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New Brunswick may have already run afoul of Ottawa’s new cannabis law with its website for selling pot. You see, pot can’t be sold using images of people, and the Cannabis NB site is full of them, writes John Geddes: photogenic young people smiling into a smartphone camera one of them holds at arm’s length, a serene woman holding a yoga pose, and a bearded hipster mulling over something he’s writing. (Maclean’s)
Day one of legal weed in Canada saw companies struggling to keep up with demand. Shopify, the Canadian tech company that runs many of the provincial cannabis websites, said it saw “more than a million visitors, more than 100,000 orders, more than 100 orders per minute.” (Globe and Mail)
“My new dealer is the Prime Minister,” says fiddler Ashley MacIsaac, who was first in line at a provincial liquor store on Cape Breton, the only legal place to buy weed there. (Canadian Press)
An estimated 500,000 Canadians have a criminal record for possessing cannabis and the message from the government on dealing with that issue is, “We’re getting to it,” writes Shannon Proudfoot. Wednesday’s joint press conference by several ministers to say that Ottawa will pardon those individuals was less an announcement and more a “save-the-date card for future action.” (Maclean’s)
The instinct of Justin Trudeau’s government to label opponents of its carbon tax as stupid or dim is a bad move, writes Andrew MacDougall. Of course, Stephen Harper could have told him that:
Harper’s “folks” are the people who smell hypocrisy when someone like Trudeau praises action on the environment right before jetting across the country on his Challenger jet for a photo-op to celebrate the go-ahead of a massive liquified natural gas project (which is itself exempt from the carbon tax). And they are further upset when Trudeau then attends a private fundraiser with the wealthy and well-connected before emitting even more GHGs on the way back to Ottawa.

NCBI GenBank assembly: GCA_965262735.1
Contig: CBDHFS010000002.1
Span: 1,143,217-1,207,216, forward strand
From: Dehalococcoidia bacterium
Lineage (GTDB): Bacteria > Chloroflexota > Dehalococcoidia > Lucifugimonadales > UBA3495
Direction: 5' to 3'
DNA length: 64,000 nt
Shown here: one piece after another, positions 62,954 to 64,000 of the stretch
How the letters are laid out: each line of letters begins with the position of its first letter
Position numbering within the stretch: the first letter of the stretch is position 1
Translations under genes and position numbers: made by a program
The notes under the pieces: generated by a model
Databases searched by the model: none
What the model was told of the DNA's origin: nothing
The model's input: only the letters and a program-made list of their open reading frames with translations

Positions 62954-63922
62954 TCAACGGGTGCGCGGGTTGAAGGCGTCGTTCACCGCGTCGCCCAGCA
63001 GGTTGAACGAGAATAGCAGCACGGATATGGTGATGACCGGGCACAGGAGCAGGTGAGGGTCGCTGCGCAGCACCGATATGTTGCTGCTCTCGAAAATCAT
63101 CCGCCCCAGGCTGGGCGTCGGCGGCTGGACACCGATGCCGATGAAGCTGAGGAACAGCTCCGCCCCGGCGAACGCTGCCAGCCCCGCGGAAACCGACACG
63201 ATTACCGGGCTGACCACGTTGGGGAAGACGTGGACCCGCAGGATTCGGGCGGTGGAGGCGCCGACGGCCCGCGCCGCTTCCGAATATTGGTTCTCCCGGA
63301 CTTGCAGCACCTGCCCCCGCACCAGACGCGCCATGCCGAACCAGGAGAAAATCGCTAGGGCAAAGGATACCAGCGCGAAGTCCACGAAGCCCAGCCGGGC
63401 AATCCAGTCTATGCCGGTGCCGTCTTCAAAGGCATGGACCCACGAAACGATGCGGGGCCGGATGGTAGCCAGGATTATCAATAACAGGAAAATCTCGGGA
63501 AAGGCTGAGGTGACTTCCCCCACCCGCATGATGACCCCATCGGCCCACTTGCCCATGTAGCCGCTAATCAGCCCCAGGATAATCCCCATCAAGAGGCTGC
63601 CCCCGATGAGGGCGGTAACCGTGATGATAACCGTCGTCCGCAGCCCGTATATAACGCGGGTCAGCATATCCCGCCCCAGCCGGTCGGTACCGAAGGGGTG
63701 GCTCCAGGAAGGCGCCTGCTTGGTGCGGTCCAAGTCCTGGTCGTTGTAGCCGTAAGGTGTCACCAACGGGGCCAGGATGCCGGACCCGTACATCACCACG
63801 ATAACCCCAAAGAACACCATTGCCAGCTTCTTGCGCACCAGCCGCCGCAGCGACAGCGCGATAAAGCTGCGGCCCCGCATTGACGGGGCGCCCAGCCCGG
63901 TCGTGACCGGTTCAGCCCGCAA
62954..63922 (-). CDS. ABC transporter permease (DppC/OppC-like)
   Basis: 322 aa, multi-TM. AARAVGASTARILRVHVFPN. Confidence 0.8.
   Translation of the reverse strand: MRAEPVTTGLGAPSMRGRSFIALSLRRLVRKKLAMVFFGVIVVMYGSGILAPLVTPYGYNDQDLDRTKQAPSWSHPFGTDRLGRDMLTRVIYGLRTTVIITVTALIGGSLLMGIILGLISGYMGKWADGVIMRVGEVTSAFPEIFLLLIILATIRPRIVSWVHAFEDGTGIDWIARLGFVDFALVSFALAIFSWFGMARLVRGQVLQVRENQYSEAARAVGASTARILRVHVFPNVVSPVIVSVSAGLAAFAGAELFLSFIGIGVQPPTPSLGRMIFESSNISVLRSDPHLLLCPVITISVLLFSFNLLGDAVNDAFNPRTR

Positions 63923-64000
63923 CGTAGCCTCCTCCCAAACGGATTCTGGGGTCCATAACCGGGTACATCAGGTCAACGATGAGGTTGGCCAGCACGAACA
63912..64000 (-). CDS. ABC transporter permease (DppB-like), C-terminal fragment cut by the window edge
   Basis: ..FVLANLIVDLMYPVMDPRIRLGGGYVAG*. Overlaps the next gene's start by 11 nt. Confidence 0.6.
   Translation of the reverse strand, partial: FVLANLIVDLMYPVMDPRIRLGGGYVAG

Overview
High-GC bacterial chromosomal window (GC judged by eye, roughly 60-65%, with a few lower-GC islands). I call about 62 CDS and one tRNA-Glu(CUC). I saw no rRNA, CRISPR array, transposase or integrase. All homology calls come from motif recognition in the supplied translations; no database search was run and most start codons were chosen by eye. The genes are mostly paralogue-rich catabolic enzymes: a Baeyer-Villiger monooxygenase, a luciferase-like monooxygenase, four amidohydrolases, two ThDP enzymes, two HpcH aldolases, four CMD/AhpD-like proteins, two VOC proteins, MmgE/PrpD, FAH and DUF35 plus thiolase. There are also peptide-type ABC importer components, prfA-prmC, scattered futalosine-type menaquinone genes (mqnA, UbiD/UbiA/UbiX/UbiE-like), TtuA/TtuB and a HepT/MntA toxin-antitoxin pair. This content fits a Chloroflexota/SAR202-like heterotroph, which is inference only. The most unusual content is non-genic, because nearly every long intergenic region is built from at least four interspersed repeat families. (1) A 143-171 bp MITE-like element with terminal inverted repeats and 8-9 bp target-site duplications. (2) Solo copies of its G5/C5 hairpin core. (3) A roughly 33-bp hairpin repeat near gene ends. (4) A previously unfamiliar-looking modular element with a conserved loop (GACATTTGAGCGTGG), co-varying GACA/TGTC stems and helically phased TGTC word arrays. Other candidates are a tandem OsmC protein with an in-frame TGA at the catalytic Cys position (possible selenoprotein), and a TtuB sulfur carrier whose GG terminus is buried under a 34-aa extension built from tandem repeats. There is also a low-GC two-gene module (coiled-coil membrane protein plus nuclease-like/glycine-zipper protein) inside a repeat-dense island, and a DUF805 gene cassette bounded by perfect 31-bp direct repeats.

These optics matter, especially when you’re pledging to be virtuous at other people’s expense. No, the business of government shouldn’t stop; Harper’s broader point is that politicians should never forget that their policy choices touch people in very specific ways, and that some groups are more resilient to cost shocks than others. (Maclean’s)
A surtax slapped on imports of U.S. steel and other goods has brought in “significant” revenue, according to Finance Minister Bill Morneau, but he’s not saying how much. Morneau was grilled by members of the parliamentary committee on international trade about whether Ottawa is doing enough to help businesses hit by the tariff fight. Said NDP MP Tracey Ramsey: “From the witnesses at this committee, we’ve heard of the dire consequences of these tariffs and the government’s failure to get that support directly to people on the ground. Businesses are talking about laying off people.” (Canadian Press)
24 Sussex needs a one-time injection of $83 million over 10 years just to bring the official prime minister’s residence (which hasn’t actually had a prime minister living in it since Trudeau opted to live inRideau Cottage instead) up to a liveable condition, says a new report from the National Capital Commission. More would be needed to modernize the home. The report said the buildings on the grounds “have reached the point of imminent or actual failure, and require replacement.” (CBC News)